Becky Devlin and Ben Bleasedale spent three months at the Academy through our Wellcome Trust and MRC-funded policy internship schemes. Here, they share their tips for getting the most out of an internship.
1. Don't be afraid to ask for help
Remember that everyone was new once too; in fact, half of those who work in science policy seem to have been interns themselves in the past. If you’re confused or lost, don’t hesitate to ask for advice, you’ll find everyone is delighted to help.
2. Seize every opportunity to attend external events
The Academy is part of a huge network of organisations. Getting involved in the many external meetings and events will let you have a taste of what’s out there. Don’t be intimidated - go along and see what you can learn.
3. Policy writing has its own style
Less is more. While you might be used to a very academic style of writing, policy work needs to be accessible and to-the-point. Avoid waffle, and don’t write ten words when you can write three. Make sure that what you write can hold people’s attention. Get a feel for the style using resources like the Academy’s policy archive or the Royal Society of Chemistry’s policy writing guide.
4. Get involved with anything and everything
There is always something going on - whether it’s planning a big networking event, or researching a new policy topic. Make sure you offer to help whenever you can, that way you’ll get a chance to try a whole range of different projects. If you see something that interests you and that you’d like to work on or attend, say so.
5. Be meticulous and keep yourself organised
During your internship you’ll often find yourself working on several projects at once. With so much swimming around in your head, it's vital that you keep track of your thoughts. Take lots of notes during meetings and keep all your files in order - it’ll save you a lot of time and stress in the long run. Keep your calendar up-to-date, it’s not just you who looks at it!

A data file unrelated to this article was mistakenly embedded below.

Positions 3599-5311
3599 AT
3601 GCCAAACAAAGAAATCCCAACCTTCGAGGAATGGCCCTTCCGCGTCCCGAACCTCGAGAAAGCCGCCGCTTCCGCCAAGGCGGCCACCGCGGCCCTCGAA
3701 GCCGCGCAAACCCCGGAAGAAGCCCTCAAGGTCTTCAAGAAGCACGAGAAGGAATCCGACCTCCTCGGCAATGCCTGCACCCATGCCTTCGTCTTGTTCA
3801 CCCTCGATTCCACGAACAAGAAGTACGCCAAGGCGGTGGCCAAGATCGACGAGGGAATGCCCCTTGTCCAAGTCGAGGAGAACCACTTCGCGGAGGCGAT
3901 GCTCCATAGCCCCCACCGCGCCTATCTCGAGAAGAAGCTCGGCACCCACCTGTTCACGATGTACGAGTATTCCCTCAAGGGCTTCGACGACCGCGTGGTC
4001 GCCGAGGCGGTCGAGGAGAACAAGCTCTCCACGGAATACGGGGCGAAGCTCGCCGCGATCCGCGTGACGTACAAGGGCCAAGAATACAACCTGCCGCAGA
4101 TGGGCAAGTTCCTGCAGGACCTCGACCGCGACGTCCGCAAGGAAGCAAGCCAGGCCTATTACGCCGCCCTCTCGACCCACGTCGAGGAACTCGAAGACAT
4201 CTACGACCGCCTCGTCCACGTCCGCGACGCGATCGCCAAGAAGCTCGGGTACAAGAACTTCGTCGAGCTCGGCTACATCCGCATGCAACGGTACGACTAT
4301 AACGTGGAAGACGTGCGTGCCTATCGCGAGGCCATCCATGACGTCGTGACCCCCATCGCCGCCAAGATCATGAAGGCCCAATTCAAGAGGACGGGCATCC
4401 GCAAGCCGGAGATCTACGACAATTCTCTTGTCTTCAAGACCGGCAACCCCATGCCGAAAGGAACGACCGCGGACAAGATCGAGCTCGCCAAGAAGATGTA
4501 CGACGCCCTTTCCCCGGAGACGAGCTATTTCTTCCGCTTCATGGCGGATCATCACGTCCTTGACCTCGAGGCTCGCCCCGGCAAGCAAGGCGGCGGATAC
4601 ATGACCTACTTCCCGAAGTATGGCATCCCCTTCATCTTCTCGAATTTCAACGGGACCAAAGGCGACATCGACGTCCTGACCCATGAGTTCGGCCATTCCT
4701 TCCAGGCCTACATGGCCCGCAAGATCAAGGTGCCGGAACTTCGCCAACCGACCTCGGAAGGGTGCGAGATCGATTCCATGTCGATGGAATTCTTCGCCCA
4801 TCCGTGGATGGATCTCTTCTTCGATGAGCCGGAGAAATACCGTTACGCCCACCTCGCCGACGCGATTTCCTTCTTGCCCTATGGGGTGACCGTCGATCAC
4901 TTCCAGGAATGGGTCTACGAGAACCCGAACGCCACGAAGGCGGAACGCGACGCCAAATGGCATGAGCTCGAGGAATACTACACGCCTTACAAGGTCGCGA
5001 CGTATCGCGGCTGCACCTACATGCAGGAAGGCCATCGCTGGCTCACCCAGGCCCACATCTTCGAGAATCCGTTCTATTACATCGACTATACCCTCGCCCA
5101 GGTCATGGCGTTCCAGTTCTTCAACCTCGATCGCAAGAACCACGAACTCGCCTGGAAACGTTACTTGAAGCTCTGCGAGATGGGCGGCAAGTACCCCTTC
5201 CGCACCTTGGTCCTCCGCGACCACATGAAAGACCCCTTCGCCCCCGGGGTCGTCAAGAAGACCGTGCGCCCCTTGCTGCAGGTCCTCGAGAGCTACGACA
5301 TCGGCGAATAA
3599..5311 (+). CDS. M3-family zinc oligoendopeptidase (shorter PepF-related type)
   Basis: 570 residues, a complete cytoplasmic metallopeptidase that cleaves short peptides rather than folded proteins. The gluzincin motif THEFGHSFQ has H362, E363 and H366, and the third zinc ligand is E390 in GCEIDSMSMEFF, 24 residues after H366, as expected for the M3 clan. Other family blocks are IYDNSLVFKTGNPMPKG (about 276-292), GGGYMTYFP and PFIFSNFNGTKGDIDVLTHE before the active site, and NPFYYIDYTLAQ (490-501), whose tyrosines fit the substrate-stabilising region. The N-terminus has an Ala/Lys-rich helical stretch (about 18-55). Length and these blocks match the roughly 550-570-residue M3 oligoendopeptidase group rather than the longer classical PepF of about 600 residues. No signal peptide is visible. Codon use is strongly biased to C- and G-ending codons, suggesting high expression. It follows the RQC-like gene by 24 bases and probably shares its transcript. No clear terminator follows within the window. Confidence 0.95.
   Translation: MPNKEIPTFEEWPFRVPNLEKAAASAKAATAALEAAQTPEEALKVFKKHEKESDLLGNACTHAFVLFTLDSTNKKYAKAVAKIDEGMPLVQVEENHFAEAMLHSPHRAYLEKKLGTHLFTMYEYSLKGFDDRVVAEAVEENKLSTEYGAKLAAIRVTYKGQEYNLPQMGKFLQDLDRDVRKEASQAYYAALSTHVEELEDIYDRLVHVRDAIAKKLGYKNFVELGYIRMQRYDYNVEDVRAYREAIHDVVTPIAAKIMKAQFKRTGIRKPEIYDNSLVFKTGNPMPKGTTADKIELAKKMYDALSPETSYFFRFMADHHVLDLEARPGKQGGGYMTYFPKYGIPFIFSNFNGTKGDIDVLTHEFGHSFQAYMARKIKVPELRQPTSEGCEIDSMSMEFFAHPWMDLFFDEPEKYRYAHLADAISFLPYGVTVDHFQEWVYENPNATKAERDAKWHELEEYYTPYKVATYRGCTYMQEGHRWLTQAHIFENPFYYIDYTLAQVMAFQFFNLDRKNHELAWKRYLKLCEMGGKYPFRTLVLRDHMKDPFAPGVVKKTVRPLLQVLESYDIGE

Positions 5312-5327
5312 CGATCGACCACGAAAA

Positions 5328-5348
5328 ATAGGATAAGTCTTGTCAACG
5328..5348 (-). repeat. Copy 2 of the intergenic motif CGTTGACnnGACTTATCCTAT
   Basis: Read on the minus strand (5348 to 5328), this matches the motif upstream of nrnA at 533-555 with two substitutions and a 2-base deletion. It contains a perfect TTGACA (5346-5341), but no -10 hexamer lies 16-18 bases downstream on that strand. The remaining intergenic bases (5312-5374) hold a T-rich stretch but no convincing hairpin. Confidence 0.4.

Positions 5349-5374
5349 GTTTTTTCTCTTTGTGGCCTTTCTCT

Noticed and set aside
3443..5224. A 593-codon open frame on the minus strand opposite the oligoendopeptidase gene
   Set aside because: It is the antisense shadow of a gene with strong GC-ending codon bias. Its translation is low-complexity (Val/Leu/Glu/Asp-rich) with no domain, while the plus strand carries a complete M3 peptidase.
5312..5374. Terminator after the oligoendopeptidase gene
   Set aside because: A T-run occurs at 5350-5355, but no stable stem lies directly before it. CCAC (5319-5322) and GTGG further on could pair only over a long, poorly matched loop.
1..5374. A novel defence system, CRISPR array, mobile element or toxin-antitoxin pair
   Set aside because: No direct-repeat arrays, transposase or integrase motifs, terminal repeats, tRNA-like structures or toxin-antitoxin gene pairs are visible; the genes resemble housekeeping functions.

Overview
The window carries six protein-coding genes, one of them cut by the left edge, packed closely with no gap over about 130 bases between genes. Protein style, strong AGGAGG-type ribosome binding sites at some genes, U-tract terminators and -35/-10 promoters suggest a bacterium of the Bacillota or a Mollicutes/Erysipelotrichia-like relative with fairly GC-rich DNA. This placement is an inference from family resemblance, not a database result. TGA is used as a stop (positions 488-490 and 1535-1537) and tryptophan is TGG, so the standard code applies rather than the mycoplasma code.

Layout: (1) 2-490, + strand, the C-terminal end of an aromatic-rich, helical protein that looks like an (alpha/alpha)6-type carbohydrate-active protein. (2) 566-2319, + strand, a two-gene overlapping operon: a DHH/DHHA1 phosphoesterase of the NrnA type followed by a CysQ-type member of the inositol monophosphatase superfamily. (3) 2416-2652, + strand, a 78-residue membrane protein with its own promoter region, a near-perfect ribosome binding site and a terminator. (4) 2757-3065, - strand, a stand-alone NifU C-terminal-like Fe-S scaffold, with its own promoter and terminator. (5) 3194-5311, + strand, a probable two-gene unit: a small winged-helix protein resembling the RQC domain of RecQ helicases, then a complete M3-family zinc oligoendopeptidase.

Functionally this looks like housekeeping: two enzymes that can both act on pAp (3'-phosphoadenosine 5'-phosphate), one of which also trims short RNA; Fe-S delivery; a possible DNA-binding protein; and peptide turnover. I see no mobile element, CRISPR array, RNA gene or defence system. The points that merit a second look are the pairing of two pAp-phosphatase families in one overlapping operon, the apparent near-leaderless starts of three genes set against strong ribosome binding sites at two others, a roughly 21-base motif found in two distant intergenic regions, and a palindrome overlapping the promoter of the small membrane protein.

6. Don’t be scared of the acronyms
Almost everything has an acronym and it takes time to learn them. Don’t suffer in silence when you don’t know an acronym that’s mentioned. There’s no point being at the meeting if you have no idea which organisation everyone is talking about.
7. Embrace opportunities to talk to Fellows
Many organisations, like the Academy of Medical Sciences, have Fellows or members. During your internship you should try to interact with them as much as possible - they form the foundation of the organisation and are a fantastic resource for responding to new policy challenges.
8. Go beyond the policy team
Just because you’re doing a policy internship, it doesn’t mean you can’t talk to other teams within the organisation and get involved. You can learn a whole new set of skills, and see how writing policy is really part of a wider process.
9. Your intern experience will be valuable in any career
You’ll learn lots that you can take forward into an academic career as well as in policy. A network of contacts, writing skills, insights into grant funding, and increasingly important for all scientists: how to talk about science and be understood.
10. External placements are a fantastic way to gain even more experience
The internship scheme at the Academy of Medical Sciences gives interns the opportunity to go to another organisation for a few days. Start thinking early about where you want to go and what you want to get out of it. You’ll gain different things from different placements.